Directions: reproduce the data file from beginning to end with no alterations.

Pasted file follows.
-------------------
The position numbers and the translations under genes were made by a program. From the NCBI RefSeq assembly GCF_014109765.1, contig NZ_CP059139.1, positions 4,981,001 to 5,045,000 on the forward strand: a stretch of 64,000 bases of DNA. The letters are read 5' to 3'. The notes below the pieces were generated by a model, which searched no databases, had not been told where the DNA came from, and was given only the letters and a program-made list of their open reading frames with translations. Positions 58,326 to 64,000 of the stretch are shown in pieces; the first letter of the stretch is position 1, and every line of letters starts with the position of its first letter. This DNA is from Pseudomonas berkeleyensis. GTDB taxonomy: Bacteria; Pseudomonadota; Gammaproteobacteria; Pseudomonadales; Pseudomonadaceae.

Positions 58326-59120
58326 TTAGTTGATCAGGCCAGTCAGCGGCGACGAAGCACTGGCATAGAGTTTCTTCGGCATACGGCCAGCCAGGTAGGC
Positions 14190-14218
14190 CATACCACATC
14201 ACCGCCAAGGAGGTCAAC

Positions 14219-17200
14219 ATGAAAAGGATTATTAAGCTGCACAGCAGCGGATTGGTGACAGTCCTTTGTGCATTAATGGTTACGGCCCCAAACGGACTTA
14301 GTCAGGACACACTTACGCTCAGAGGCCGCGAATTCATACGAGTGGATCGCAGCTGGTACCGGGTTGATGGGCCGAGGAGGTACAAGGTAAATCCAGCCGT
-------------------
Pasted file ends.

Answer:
The position numbers and the translations under genes were made by a program. From the NCBI RefSeq assembly GCF_014109765.1, contig NZ_CP059139.1, positions 4,981,001 to 5,045,000 on the forward strand: a stretch of 64,000 bases of DNA. The letters are read 5' to 3'. The notes below the pieces were generated by a model, which searched no databases, had not been told where the DNA came from, and was given only the letters and a program-made list of their open reading frames with translations. Positions 58,326 to 64,000 of the stretch are shown in pieces; the first letter of the stretch is position 1, and every line of letters starts with the position of its first letter. This DNA is from Pseudomonas berkeleyensis. GTDB taxonomy: Bacteria; Pseudomonadota; Gammaproteobacteria; Pseudomonadales; Pseudomonadaceae.

Positions 58326-59120
58326 TTAGTTGATCAGGCCAGTCAGCGGCGACGAAGCACTGGCATAGAGTTTCTTCGGCATACGGCCAGCCAGGTAGGC
Positions 14190-14218
14190 CATACCACATC
14201 ACCGCCAAGGAGGTCAAC

Positions 14219-17200
14219 ATGAAAAGGATTATTAAGCTGCACAGCAGCGGATTGGTGACAGTCCTTTGTGCATTAATGGTTACGGCCCCAAACGGACTTA
14301 GTCAGGACACACTTACGCTCAGAGGCCGCGAATTCATACGAGTGGATCGCAGCTGGTACCGGGTTGATGGGCCGAGGAGGTACAAGGTAAATCCAGCCGT